# Excel - 625735 31 bytes

Based on Anastasiya-Romanova's answer, but returning Excel's TRUE/FALSE values.

=AND(LEN(N)=3,MID(N,2,1)-MID(N,1,1)=1,MID(N,3,1)-MID(N,2,1)=1)


Further, we can get to

=AND(LEN(N)=3,MID(N,2,1)-LEFT(N)=1,RIGHT(N)-MID(N,2,1)=1)


since both RIGHT and LEFT return a single character by default.

And, inspired by some of the Python solutions:

=AND(LEN(N)=3,MOD(N,111)=12,N<>900)


Thanks to Neil for 4 more bytes...

=AND(N>99,MOD(N,111)=12,N<900)

• Doesn't N<900 save you a byte, in which case you can also use N>99 instead of LEN(N)=3. – Neil Aug 30 '16 at 7:49
• 21 bytes: =REPT(LEFT(N),3)+12=N where N is the name of the reference cell. – Engineer Toast May 8 '17 at 19:02

# Brachylog (2), 7 bytes

ẹ~⟦₂-_2


Try it online!

## Explanation

ẹ~⟦₂-_2
ẹ        Split into digits
~⟦₂     Assert that this is an increasing range; take its endpoints
-_2  Assert that the starting minus ending endpoint is -2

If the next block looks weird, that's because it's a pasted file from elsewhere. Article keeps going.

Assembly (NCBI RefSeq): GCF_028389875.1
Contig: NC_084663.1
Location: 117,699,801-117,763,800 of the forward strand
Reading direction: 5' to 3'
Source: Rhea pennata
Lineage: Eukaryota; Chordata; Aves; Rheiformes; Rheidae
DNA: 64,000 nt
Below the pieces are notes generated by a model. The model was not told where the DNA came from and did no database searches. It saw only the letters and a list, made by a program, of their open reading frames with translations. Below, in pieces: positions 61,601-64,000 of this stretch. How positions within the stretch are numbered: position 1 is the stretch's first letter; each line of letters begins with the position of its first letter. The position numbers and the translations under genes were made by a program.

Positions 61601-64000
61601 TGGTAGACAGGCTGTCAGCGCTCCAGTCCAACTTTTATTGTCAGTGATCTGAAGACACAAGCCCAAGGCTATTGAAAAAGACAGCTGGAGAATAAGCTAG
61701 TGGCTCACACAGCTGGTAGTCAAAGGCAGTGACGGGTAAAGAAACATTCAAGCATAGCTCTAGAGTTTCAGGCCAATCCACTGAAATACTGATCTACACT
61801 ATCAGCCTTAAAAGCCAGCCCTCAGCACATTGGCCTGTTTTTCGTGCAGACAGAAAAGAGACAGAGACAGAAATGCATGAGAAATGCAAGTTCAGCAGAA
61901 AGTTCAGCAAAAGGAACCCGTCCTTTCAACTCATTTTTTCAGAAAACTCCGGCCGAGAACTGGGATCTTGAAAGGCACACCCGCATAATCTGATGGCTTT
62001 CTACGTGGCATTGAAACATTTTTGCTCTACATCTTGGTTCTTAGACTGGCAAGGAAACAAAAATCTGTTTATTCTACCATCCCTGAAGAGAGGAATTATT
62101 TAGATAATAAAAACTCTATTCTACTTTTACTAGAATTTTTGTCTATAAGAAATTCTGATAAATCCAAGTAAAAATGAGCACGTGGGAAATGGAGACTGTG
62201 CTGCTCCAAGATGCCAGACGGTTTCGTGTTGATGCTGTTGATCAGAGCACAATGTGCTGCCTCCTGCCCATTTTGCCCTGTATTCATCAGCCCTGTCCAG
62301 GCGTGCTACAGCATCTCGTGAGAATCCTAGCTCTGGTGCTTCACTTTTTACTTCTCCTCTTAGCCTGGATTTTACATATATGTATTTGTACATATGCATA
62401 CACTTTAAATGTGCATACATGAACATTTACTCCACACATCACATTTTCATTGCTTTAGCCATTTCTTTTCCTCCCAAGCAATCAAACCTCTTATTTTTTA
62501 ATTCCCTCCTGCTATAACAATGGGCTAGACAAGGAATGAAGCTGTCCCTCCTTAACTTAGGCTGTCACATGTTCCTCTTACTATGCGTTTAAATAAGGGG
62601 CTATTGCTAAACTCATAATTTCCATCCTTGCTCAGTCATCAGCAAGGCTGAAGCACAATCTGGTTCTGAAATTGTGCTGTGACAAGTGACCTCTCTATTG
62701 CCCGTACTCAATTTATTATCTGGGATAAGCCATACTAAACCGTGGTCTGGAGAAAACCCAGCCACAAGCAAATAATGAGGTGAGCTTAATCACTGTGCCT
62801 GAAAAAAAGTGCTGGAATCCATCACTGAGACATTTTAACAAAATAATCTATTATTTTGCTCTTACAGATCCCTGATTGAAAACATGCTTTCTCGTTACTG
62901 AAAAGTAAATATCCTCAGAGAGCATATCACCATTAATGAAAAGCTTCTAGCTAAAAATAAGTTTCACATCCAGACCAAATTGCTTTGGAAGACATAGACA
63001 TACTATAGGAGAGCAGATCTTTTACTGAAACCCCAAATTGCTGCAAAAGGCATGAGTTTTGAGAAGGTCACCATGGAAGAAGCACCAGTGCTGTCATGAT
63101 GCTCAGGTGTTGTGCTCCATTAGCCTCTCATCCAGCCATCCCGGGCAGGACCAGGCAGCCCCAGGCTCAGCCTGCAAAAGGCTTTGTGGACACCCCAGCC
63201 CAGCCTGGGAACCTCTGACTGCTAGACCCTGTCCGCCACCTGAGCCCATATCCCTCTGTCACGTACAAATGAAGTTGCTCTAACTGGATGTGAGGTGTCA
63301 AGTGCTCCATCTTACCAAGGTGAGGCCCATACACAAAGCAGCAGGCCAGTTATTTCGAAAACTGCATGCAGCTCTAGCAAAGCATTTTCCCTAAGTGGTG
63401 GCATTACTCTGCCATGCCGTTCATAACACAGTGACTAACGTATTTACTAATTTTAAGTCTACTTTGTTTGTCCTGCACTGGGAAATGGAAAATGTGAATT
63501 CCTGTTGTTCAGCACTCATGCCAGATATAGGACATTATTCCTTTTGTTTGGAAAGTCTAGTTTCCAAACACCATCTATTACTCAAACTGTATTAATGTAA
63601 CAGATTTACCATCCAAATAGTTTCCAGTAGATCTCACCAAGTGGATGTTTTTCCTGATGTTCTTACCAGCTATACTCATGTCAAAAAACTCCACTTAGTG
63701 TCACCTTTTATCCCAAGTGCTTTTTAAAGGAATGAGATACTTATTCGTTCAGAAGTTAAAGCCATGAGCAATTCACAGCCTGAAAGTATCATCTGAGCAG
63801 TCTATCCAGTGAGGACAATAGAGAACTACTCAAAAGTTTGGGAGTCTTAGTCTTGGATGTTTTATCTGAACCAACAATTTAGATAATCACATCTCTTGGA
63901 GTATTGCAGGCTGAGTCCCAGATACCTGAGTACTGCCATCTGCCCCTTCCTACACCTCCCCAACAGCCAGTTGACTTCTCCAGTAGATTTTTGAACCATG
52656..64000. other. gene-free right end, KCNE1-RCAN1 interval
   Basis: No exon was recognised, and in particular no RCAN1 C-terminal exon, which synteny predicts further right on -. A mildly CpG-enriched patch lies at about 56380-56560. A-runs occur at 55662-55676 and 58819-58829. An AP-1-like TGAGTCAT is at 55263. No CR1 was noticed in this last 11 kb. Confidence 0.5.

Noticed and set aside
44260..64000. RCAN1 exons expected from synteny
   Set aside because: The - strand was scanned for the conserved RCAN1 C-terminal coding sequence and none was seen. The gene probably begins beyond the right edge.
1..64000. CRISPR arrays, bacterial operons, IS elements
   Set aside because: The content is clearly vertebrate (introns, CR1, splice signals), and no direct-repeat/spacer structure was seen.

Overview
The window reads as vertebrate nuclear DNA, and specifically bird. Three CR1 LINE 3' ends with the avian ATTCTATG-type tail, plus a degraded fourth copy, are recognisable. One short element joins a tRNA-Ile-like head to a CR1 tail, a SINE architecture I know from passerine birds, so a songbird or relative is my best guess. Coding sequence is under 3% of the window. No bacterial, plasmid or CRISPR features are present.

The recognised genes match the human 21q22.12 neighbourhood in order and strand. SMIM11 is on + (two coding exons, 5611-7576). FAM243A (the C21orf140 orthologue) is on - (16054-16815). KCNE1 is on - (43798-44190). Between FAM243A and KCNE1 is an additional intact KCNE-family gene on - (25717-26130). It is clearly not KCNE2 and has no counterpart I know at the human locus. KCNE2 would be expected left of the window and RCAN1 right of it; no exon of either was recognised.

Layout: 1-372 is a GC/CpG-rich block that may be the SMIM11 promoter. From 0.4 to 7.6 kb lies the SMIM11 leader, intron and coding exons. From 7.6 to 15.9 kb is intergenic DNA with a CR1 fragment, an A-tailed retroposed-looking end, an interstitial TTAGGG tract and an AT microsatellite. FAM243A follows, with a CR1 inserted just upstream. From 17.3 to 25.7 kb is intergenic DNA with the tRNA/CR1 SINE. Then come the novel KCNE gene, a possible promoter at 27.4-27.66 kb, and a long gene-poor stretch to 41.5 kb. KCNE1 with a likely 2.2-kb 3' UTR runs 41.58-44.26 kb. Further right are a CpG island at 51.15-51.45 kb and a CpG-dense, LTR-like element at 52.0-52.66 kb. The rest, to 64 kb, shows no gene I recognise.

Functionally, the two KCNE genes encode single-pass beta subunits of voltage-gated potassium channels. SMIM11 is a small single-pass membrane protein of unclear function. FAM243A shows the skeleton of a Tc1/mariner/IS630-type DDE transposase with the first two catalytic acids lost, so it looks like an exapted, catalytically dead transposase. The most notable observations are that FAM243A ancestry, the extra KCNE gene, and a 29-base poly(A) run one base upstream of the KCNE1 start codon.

As a full program, we get a truthy return if all assertions hold, a falsey return if any fail.

# CJam, 13 9 bytes

A,s3ewqe=


Try it online!

Explanation

A,s        e# Push "0123456789".
3ew     e# Split it into contiguous length-3 chunks: ["012" "123" "234" ... "789"].
q    e# Push the input.
e=  e# Count the number of times the input appears in the array.

• doesn't work if number is like 2345 – Maltysen Aug 30 '16 at 3:37
• @Maltysen Fixed – Business Cat Aug 30 '16 at 12:57

# Excel - 104 bytes

=IF(LEN(N)<3,"Falsy",IF(AND(LEN(N)=3,MID(N,2,1)-MID(N,1,1)=1,MID(N,3,1)-MID(N,2,1)=1),"Truthy","Falsy"))


Explanation:

The syntax for the IF formula in Excel is:

IF( condition, [value_if_true], [value_if_false] )